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                    [post_date] => 2019-01-22 15:25:32
                    [post_date_gmt] => 2019-01-22 20:25:32
                    [post_content] => Welcome to the third exotic animal blog! I’m sure there will be some playing around with format over the next several blogs, and I am open to ideas and feedback if someone has some special interests. For some blogs I had the idea of exploring different groups of our exotic animal pets and discussing them in broad historic terms, followed by any ecological, ethical or environmental concerns with those groups and finally a discussion about how this teaches us to care for them better in captivity as companions.

Green tree python

I’m going to start this week with snakes since they have a bit of a bad rep in our culture, and they are one of my favorite unsung heroes.

Snakes in Western Culture

Interestingly, snakes fair better in Eastern and Native American culture, perhaps because people in these areas had more natural interaction with reptiles. Many Native American tribes viewed snakes as symbol of fertility or of healing. The shedding of the skin was a rebirth. In Chinese mythology, Fuxi and Nuwa are deities involved in the creation myth. They are half human and half serpent; the gods of human creation, hunting and fishing. Snakes protect the Buddha from the elements after his enlightenment. A number of snake gods (nagas) are present in Buddhism and Hinduism in protective roles.

In Western culture, not so much…

Going back to one of the earliest Western cultures, we can see reptiles in Greek mythology. Here we see Medusa and her Gorgon sisters with snakes for hair. She turned men to stone with a mere look. The hydra is a multi-headed snake that was defeated by Hercules. When one head is cut off, two more grow in its place. The Lamia in Greek mythology is a half-woman, half-serpent that devours children. Moving forward to the Judeo-Christian times, they didn’t get much better press. A serpent first appears in the Garden of Eden when it convinces Eve to try forbidden fruit from the Tree of Knowledge, leading to the downfall of humanity. In later literature, snake-like dragons are slain to defend the honor of a fair maiden. Milton describes Satan and demons as serpentine in Paradise Lost. Saint Patrick is most well known for leading the snakes out of Ireland. In pop culture we have films like Anaconda and Snakes on a Plane. Indiana Jones encounters snakes in every creepyT2JB159_-_Jungle_Book_capital_K tomb he enters. In The Jungle Book, Kaa the cobra is the antagonist. Harry Potter has to hide the fact that he can talk to snakes since that was previously only known to be something done by Voldemort. The Slytherin house is perceived as the "bad" house in that series. It’s little wonder why we have phrases like “snake-in-the-grass” and “speaking with a forked tongue,” or why evil people are “cold-blooded.” Let’s not forget that people who are acting irrationally, emotionally or with severe anger are responding to their “reptilian brain.” When looking for some positive examples of snakes in Western culture, I didn’t miss the obvious example for me: the Rod of Asclepius (often mistakenly referred to as the Caduceus). This is the staff and snake that represents the medical professions. However, a very popular theory is that the snake is a representation of the dual roles of a physician dealing with sickness and death as well as health and life. It is also thought to represent the fact that many medicines can also act as toxins.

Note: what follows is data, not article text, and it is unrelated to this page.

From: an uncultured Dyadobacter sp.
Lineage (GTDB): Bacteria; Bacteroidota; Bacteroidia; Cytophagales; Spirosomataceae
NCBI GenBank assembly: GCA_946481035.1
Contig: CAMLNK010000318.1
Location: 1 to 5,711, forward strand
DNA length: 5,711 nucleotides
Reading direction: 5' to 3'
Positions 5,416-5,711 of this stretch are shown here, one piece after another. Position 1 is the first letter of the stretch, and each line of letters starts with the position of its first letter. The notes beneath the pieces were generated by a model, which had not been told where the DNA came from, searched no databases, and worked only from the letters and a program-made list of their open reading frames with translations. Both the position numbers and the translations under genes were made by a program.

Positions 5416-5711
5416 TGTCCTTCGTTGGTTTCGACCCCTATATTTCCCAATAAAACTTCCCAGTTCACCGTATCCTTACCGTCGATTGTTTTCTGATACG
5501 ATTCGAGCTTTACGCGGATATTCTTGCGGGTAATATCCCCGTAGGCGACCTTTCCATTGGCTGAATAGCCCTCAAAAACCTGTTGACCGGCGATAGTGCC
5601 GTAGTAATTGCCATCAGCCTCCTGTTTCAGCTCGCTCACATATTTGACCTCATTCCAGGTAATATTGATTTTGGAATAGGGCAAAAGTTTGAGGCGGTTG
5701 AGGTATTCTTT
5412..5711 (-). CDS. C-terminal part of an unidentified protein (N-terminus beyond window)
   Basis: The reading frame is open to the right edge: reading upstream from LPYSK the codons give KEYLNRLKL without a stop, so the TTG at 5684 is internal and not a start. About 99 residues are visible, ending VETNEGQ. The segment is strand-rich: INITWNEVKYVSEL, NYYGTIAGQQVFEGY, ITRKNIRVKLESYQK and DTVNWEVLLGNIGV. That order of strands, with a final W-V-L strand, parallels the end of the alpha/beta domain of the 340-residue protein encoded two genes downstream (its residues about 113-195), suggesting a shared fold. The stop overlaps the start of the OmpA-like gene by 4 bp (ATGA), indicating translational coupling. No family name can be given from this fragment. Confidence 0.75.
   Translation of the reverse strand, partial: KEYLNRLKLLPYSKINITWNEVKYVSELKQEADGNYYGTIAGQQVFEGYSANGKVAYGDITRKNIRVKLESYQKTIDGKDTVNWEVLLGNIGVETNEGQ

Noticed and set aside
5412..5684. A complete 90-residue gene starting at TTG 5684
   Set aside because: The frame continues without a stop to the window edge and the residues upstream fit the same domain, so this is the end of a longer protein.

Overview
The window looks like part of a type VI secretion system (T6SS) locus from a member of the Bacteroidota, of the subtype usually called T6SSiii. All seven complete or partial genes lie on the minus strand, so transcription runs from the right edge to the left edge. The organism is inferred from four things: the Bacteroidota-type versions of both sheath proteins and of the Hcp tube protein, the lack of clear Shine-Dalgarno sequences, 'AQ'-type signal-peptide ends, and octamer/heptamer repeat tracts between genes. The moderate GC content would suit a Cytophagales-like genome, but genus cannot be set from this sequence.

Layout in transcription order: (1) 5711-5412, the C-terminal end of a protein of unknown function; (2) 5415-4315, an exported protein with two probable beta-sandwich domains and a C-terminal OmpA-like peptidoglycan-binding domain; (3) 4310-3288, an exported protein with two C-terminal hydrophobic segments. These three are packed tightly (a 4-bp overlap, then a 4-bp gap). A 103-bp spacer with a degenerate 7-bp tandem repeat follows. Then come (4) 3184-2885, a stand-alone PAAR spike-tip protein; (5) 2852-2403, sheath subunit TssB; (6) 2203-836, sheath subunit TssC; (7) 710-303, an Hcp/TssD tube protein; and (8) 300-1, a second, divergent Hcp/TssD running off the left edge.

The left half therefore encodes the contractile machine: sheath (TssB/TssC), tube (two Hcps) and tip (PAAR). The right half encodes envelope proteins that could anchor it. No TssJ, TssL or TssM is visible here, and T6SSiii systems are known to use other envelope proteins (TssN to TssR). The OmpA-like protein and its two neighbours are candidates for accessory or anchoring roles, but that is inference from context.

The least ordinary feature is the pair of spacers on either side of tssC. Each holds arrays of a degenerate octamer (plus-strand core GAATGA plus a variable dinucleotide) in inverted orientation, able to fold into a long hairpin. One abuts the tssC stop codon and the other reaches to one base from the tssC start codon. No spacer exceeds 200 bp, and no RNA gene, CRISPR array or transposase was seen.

Natural history and ecology of snakes